Barrington Watson

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This article is about the Jamaican painter. For the Great British long-distance runner, see Barry Watson (athlete).

Basil Barrington Watson (born 9 January 1931)[1] is Jamaica's master painter.

Biography[edit]

Born in 1931 in Lucea, Barrington Watson made his original mark in Jamaica as a football player for Kingston College. However, he ultimately followed his artistic yearnings by enrolling at the Royal College of Art in London. He travelled widely and then returned to Jamaica in the early 1960s. He became the first Director of Studies at the Jamaica School of Art and co-founded the Contemporary Jamaican Artists' Association (1964-74).[2][3] He later served as visiting professor at Spelman College, Atlanta.[2] In 1967 he won a prize at the first Spanish Biennale at Barcelona. In 2000 he was awarded a Gold Musgrave Medal by the Institute of Jamaica.[4]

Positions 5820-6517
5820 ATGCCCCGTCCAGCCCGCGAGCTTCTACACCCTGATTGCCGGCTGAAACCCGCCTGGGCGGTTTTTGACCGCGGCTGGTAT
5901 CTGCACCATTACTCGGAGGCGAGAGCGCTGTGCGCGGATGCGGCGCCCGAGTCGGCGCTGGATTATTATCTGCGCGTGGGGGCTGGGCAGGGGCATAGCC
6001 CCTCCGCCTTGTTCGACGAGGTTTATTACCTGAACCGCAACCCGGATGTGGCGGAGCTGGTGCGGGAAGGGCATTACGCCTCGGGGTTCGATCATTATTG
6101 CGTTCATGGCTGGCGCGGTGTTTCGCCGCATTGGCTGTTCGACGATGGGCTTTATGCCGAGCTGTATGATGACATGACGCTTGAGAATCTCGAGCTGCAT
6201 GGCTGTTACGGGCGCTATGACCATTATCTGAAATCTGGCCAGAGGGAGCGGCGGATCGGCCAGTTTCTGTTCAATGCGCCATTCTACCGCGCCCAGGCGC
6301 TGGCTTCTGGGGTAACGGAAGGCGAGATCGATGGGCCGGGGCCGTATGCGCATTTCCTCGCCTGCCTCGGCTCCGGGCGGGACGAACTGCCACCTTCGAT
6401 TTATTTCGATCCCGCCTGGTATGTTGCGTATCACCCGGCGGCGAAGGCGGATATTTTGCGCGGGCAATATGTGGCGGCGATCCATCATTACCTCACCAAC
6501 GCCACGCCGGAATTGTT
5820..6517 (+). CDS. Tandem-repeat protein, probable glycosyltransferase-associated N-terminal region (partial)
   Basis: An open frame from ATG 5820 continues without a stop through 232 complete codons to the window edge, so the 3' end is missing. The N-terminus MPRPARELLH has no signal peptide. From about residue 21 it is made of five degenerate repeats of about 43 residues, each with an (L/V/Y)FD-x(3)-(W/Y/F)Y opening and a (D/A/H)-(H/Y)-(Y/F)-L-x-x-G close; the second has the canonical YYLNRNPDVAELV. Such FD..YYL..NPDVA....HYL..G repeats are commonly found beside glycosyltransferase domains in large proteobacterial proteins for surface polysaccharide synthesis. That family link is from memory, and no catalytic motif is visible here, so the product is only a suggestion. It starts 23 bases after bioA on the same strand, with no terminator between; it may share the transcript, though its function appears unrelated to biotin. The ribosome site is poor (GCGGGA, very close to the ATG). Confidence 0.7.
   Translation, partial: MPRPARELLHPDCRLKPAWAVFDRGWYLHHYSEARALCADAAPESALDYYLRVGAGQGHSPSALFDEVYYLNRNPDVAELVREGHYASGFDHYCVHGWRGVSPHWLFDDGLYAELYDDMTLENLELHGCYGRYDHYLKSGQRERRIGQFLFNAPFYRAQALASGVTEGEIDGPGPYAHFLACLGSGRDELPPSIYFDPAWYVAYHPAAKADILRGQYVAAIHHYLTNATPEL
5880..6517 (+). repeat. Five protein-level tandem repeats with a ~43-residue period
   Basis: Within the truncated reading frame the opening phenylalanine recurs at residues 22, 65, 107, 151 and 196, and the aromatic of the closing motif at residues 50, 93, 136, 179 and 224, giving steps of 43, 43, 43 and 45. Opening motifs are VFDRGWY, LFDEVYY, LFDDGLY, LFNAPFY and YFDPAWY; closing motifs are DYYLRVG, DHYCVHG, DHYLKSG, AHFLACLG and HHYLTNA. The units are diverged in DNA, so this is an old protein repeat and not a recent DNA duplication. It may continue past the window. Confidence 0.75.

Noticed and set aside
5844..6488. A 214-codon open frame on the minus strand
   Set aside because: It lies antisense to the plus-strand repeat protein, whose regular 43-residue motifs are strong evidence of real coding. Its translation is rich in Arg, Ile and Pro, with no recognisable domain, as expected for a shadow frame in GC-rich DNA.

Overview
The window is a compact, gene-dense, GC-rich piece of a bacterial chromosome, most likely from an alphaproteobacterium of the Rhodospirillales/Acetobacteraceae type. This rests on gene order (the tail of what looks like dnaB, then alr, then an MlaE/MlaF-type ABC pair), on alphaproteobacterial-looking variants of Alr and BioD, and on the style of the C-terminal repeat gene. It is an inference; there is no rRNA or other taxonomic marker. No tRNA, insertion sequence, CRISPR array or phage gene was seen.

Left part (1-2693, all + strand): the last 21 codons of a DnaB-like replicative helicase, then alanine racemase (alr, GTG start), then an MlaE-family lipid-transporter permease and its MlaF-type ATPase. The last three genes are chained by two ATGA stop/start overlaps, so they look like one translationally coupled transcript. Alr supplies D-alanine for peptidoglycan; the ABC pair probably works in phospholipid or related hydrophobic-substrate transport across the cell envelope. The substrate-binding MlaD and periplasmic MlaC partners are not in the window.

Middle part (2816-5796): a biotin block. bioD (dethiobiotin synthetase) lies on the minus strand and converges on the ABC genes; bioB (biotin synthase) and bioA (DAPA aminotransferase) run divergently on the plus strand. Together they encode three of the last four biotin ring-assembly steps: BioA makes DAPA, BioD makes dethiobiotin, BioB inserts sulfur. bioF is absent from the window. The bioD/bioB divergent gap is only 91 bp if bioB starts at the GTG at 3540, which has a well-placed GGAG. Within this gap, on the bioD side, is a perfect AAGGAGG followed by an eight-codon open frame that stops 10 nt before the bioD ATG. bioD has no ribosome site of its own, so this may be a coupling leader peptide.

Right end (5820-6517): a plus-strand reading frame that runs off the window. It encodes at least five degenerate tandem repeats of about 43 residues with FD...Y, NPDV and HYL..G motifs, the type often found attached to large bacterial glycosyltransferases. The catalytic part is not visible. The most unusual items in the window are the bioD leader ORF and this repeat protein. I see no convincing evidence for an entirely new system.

Barrington Watson has exhibited throughout Jamaica and internationally and currently lives in Kingston, Jamaica. He is the father of sculptors Basil Watson and Raymond Watson.

Watson is the subject of Lennie Little-White's 2015 documentary film They Call Me Barrington.[5]

Awards[edit]

Notable works[edit]

Portraits[edit]

Literary works[edit]

  • Shades of Grey
  • The Pan-Africanists
  • Barrington

References[edit]

  1. ^ Biography.
  2. ^ a b "Introduction", Barrington Watson: A Retrospective, National Gallery of Jamaica.
  3. ^ Tamara Scott-Williams, "Barrington Watson: A life in paint", Jamaica Observer, 16 October 2011.
  4. ^ "Musgrave Awardees". Institute of Jamaica. Retrieved 6 February 2015. 
  5. ^ "Watson film premieres Sunday", Jamaica Observer, 28 January 2015. Retrieved 28 January 2015